This one fails (on darwin), but we'd expect it not to. All expected files exist in that test directory. The checks at the end of fstester.checkGlob rely on both names and want being sorted, but it only checks that names is sorted. The ordering of want is dependent on what ReadDirFile.ReadDir returns here and, for os.DirFS, that ordering is platform dependent. The docs for ReadDirFile.ReadDir say to the files being returned in "directory order":

ReadDir reads the contents of the directory and returns
a slice of up to n DirEntry values in directory order.

There are consistency checks in fstester.checkDir for reading the dir entries before checking the glob, but these fail to prevent the ordering issue and list ultimately ends up as want. The closest this come to checking list's order is checking that the elements match with what fs.ReadDir returns (which is list2) and then checking that list2 is sorted. Passing list2 into t.checkGlob would likely fix the issue because it is guaranteed to be sorted.

This only happens when there are at least two paths in the same directory that match the internally computed glob. In this test, both sub/bar and sub/paths match glob *a* in sub/. Obviously if there is only one path that matches the glob, the ordering doesn't matter.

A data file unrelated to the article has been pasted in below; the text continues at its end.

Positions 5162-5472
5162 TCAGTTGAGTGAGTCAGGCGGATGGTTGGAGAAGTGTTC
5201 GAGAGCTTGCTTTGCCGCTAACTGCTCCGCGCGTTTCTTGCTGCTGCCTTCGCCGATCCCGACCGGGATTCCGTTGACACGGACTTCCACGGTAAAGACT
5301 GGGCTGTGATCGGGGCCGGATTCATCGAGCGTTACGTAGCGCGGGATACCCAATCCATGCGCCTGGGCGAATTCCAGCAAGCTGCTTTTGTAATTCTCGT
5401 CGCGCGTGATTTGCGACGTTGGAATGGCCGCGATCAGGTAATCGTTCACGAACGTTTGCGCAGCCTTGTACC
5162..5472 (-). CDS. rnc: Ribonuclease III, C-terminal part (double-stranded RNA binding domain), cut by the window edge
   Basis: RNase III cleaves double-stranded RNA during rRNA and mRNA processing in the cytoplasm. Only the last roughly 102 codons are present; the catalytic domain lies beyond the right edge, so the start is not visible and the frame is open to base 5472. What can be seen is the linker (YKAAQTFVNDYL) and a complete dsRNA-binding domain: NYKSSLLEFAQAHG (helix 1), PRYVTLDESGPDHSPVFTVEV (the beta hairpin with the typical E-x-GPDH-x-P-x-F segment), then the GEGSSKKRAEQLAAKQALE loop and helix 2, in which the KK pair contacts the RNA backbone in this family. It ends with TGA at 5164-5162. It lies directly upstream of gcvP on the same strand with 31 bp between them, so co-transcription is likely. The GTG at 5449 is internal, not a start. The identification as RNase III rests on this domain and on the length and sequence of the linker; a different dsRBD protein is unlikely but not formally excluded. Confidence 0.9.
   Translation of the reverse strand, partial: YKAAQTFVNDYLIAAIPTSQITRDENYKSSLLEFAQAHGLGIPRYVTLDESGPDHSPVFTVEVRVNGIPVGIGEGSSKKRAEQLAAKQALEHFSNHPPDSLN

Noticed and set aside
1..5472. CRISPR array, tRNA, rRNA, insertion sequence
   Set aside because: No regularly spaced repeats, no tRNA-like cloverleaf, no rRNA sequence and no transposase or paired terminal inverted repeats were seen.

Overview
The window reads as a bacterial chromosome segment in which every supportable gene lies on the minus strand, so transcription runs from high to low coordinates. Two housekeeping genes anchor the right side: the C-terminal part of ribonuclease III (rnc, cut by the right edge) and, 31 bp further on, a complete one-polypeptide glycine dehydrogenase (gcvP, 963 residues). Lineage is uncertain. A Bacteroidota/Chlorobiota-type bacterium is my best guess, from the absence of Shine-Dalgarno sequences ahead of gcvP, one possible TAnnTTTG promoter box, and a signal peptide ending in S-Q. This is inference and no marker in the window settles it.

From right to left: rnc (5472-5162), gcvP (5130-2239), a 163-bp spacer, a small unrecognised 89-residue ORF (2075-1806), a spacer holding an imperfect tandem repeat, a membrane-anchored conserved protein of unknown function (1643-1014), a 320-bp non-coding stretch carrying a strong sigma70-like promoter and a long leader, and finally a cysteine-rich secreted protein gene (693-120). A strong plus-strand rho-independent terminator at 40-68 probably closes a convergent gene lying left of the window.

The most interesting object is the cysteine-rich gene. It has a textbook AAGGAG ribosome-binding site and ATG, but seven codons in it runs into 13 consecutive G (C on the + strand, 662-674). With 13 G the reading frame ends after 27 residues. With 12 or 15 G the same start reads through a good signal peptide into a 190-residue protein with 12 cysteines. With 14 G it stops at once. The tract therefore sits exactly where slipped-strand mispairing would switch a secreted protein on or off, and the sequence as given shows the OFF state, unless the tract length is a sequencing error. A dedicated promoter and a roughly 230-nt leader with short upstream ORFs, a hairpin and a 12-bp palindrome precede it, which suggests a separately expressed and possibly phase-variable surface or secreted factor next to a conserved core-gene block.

In this test case (on darwin), you end up with the following state at the want/names check here:

  • want = ["paths", "bar"]
  • names = ["bar", "paths"]

That code doesn't properly compare two unsorted slices, and so you end with the error:

    fstest_test.go:76: testing fs.Sub(fsys, sub): TestFS found errors:
        .: Glob(`*a*`): wrong output:
        extra: bar
        missing: bar
@seankhliao seankhliao added NeedsInvestigation Someone must examine and confirm this is a valid issue and not a duplicate of an existing one. OS-Darwin labels Aug 31, 2022
@seankhliao seankhliao added this to the Unplanned milestone Sep 3, 2022
@bcmills bcmills modified the milestones: Unplanned, Backlog Sep 6, 2022
Sign up for free to join this conversation on GitHub. Already have an account? Sign in to comment
Labels
help wanted NeedsInvestigation Someone must examine and confirm this is a valid issue and not a duplicate of an existing one. OS-Darwin
Projects
None yet
Development

No branches or pull requests

3 participants